writer and zen buddhist hermit in glasgow, scotland
Endins. Beginnins. Nothin iver beginnin or endin. Continuity contains entropy, stasis contains movement. Nae metter how many times ra knife chops, severs, slices, divides, nothin separates.
* * *
A get in ra lift oan ra 10th fler. Ra man awready in ther came fae higher up. E could be 35, or 60; ra povurty, diet, smokin an bevvyin in ra Wyndford gie age a different meanin. E’s smokin in ra lift, even though it’s against regulations, an fur a second A consider no gettin in ra lift wi im, but A dae.
E’s talkin tae is dug. “Ye’re ma good girl. Ye’ll feel better soon, eh? Good girl.”
“Is she ill?” A ask.
“She goat somethin oan er tail oot ther in ra grass.” E points tae a herrless, crusty sore. “A goat some cream fae ra vet, an she’s gettin bettur.”
When wi leave ra buildin, A walk bi ra rivur, an e walks wi ra dug oan ra path thit runs parallel, separated fae ra Kelvin Walkway bi bushes. Wi cannae see each uthir, but A hear im. “Ye’re a good girl, eh? A’ll look eftur ye. Ye’ll feel bettur soon. C’moan an wu’ll huv a wee walk aboot.”
* * *
It snawed in ra Wyndford ra day, but noo it’s evenin, an ra snaw has turned tae ice an slush. A walk through it in baby steps, kerryin a heavy bag ay groceries in each haund.
Thir’s a railin, an a young wumman oan the ither side ay it. She’s goat three plastic bags; wan hauds a boattle ay Irn-Bru, anither a boattle ay cider, an ra thurd a mix ay food an claes.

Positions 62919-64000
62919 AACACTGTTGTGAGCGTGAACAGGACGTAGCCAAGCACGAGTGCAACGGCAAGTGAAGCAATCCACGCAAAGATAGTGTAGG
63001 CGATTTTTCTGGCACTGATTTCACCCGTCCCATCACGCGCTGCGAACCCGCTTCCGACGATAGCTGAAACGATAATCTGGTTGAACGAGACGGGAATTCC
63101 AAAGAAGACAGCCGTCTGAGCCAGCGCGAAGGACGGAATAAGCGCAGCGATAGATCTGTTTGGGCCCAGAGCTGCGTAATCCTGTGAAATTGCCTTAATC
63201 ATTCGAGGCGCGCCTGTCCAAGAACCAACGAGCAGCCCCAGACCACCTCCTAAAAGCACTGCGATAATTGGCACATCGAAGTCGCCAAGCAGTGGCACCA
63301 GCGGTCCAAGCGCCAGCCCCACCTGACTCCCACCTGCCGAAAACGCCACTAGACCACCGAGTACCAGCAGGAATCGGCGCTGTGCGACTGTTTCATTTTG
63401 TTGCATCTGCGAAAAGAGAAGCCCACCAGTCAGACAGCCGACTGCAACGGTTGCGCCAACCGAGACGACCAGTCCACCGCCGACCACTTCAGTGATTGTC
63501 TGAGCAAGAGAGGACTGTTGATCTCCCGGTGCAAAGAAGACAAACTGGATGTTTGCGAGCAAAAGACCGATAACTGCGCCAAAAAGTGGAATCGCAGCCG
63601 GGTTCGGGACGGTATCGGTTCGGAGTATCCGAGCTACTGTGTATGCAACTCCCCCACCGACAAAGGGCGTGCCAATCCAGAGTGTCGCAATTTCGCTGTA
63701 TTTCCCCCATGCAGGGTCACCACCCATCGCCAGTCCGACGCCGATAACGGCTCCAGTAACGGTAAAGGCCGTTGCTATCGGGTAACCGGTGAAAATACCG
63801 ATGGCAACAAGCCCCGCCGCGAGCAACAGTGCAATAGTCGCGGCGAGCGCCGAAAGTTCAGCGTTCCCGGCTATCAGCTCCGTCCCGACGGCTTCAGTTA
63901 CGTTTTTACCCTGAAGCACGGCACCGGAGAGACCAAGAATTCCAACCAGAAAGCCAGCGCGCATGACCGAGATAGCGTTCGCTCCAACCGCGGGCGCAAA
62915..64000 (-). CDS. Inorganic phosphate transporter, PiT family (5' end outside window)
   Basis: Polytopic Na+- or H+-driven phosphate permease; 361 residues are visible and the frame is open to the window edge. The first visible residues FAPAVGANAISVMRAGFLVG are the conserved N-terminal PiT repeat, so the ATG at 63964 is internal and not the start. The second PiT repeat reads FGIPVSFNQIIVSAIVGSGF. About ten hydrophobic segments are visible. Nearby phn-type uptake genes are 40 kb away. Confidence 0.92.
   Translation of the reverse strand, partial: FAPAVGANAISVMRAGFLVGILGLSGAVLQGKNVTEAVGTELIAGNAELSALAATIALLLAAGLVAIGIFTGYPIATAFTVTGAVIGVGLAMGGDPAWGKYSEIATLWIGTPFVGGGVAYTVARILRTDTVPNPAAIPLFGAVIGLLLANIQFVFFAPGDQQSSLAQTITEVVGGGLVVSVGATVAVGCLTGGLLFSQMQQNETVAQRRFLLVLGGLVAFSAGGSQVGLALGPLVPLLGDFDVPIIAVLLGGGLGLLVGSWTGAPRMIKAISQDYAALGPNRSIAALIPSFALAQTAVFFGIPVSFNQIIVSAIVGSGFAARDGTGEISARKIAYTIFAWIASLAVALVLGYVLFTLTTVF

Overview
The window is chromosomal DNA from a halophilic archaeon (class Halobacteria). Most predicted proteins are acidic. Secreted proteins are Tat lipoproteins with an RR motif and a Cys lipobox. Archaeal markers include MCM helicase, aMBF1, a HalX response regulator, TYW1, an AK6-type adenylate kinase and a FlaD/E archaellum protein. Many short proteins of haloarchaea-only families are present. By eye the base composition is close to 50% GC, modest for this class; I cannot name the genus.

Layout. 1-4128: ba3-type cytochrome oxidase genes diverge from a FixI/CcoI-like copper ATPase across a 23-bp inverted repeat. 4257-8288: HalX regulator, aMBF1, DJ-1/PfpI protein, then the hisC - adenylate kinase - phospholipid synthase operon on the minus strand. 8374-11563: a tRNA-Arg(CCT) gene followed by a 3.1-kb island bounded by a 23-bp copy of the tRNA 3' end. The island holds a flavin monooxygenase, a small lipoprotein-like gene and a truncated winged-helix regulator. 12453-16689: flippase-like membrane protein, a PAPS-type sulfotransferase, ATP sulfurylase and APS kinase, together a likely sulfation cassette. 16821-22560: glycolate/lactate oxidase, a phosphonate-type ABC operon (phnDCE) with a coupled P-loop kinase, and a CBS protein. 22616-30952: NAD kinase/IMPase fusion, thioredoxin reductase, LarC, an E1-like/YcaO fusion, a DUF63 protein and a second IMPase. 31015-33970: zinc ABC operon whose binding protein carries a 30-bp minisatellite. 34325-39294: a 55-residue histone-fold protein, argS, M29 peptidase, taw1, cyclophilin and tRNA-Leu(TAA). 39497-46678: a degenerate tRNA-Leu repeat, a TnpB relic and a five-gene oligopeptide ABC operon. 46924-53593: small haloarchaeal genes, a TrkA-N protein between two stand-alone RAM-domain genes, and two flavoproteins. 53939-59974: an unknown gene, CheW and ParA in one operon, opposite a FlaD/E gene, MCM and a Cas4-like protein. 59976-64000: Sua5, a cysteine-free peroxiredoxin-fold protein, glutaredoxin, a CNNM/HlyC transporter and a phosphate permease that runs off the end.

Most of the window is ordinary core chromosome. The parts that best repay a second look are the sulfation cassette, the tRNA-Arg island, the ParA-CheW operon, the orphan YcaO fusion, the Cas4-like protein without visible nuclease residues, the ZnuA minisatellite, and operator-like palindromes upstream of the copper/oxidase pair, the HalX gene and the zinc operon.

“Excuse me,” she says. “Wull ye gie me a haund? A cannae get they bags ower ra railin. A’m homeless, an A need tae get tae ma tent.”
A pit ma ain bags doon oan ra slushy grun, an she passes hurs tae me ower ra railin. Then she climbs, hings, an jumps. Whin she lands she slips, an A catch an steady er.
As A walk away, she says, “Dae ye happin tae huv any sper chinge?”
“A don’t think so,” A say, pittin wan ay ma bags doon an pittin a haund in ma poackit.
“A know A’m kind ay rippin ra cunt oot ay ye,” she says. “A don’t mean tae.”
“A huvnae goat any,” A say. “Sorry.”
“Thanks anywiy. Thanks a lot.”
“Take care.” A pick up ma bag an walk hame.
* * *
In Tesco, a young man mumbles a question tae ra middle-aged man at ra checkoot. “Dis it coast 50 pence tae piy wi a debit cerd?”
“Naw, no here, pal. It’s free.”
First published in Northwords Now